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Finding and Evaluating Tests and Measures


Purpose of the guide:

This guide teaches you techniques to search for and evaluate tests, measures and scales using databases in the fields of nursing, medicine and psychology. When completed, you will be able to:

  • Define tests, measures and scales
  • Give examples of well-known tests, measures and scales
  • Outline the importance of using and evaluating these tools

As a "guide on the side", the Evaluating Tests and Measures Exercise will take you through the process of accessing and evaluating tests and measures.

Content: The step-by-step written instructions are illustrated by video clips, without audio.
Duration: A walk through following the Step-by-Step instructions will take 30-45 minutes.

About Tests and Measures

What are tests, measures and scales, and how are they used?

Tests, measures, scales and instruments are tools used in the research process. They are used to collect results or data on a measurable value.

Examples of tests and measures

The Apgar Test

  • In the 1950s a physician named Virginia Apgar created a test to quickly assess the health of newborn children. The test gives scores on five variables which help to determine if the baby requires immediate medical attention. The APGAR test has become a commonly used and well-known tool in hospitals.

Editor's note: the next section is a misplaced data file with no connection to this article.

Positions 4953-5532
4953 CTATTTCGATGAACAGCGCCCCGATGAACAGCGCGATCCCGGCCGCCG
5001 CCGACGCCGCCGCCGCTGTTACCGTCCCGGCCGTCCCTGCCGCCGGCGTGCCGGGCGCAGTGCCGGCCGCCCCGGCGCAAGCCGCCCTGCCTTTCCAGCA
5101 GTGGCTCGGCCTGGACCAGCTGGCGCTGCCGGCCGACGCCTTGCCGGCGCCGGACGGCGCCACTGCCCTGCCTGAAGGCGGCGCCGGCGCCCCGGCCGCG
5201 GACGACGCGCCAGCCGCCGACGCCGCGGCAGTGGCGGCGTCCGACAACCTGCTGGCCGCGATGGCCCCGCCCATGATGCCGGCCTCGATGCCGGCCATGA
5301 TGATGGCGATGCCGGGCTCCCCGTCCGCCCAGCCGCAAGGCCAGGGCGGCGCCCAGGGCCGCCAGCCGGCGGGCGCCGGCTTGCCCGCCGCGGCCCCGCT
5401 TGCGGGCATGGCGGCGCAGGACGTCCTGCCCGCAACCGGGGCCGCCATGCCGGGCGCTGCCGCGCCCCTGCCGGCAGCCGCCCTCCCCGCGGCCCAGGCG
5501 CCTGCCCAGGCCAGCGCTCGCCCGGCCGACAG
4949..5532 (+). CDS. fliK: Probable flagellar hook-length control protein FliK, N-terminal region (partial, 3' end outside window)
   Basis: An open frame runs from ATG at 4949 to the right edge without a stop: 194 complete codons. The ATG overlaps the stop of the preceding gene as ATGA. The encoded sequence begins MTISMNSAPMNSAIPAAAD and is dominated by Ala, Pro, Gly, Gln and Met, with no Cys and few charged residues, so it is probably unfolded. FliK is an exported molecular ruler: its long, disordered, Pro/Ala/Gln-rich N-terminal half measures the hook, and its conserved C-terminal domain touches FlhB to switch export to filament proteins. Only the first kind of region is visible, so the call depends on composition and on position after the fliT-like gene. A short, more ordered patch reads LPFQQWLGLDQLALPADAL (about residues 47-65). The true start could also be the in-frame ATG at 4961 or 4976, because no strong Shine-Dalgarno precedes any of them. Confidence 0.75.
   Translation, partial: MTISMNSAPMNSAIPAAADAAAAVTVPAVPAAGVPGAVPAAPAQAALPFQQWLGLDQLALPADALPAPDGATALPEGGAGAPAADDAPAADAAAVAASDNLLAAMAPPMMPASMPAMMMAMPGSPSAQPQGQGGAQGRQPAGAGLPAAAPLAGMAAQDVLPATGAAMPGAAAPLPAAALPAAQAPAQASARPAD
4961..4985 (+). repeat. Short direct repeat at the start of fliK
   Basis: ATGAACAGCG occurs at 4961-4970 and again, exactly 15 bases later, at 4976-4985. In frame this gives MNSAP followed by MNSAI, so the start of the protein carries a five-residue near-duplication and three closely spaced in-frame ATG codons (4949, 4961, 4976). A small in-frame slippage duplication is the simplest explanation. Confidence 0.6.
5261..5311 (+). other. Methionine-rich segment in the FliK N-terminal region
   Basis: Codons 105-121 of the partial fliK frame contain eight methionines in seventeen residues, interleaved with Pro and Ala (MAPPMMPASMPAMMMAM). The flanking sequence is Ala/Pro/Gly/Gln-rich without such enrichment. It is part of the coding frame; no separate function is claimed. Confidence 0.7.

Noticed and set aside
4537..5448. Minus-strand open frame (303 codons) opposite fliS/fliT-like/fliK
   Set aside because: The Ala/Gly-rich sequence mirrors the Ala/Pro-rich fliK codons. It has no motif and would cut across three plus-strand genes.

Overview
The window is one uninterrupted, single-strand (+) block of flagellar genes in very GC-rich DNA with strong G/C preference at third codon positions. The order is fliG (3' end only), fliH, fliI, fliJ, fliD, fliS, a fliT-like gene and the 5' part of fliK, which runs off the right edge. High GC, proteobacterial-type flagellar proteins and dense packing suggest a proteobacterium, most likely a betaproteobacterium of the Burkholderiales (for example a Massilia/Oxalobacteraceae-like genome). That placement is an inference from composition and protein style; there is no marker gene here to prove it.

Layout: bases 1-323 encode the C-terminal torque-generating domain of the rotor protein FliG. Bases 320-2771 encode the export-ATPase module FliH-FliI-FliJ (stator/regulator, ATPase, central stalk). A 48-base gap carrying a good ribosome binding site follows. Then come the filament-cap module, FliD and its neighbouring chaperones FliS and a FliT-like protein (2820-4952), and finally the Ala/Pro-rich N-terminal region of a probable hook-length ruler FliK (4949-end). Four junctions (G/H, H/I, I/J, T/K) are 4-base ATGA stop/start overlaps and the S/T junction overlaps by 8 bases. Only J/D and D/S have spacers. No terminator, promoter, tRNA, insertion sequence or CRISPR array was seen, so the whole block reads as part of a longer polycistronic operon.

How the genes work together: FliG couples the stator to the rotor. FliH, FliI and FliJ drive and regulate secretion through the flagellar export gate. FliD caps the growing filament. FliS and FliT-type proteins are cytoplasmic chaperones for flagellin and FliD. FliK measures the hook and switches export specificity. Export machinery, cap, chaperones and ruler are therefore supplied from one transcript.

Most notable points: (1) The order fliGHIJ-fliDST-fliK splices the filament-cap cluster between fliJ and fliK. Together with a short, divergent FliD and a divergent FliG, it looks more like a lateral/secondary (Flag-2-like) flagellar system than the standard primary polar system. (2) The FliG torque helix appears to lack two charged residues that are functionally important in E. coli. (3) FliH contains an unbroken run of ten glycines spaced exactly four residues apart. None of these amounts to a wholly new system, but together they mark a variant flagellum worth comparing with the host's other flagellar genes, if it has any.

The Beck Depression Inventory (BDI)

  • Created by Aaron Beck and colleagues, this test measures the severity of depression in individuals. The test is a set of 21 multiple choice questions that patients answer themselves based on their thoughts and experiences.

Why should you find and use established tests, measures and scales?

If appropriate to your research, using an existing measure can save you time. If the measure has been shown to be reliable and valid, it can increase the quality of your research.

Why should you evaluate tests, measures and scales?

Before using a scale or a test in research, check to see how other authors have used the scale.

  • How effective did authors find the scale or test?
  • Do other authors share insights regarding validity, reliability or reproducibility?

Finding the right test can take time! Be patient and find the scale or test that works best for your research.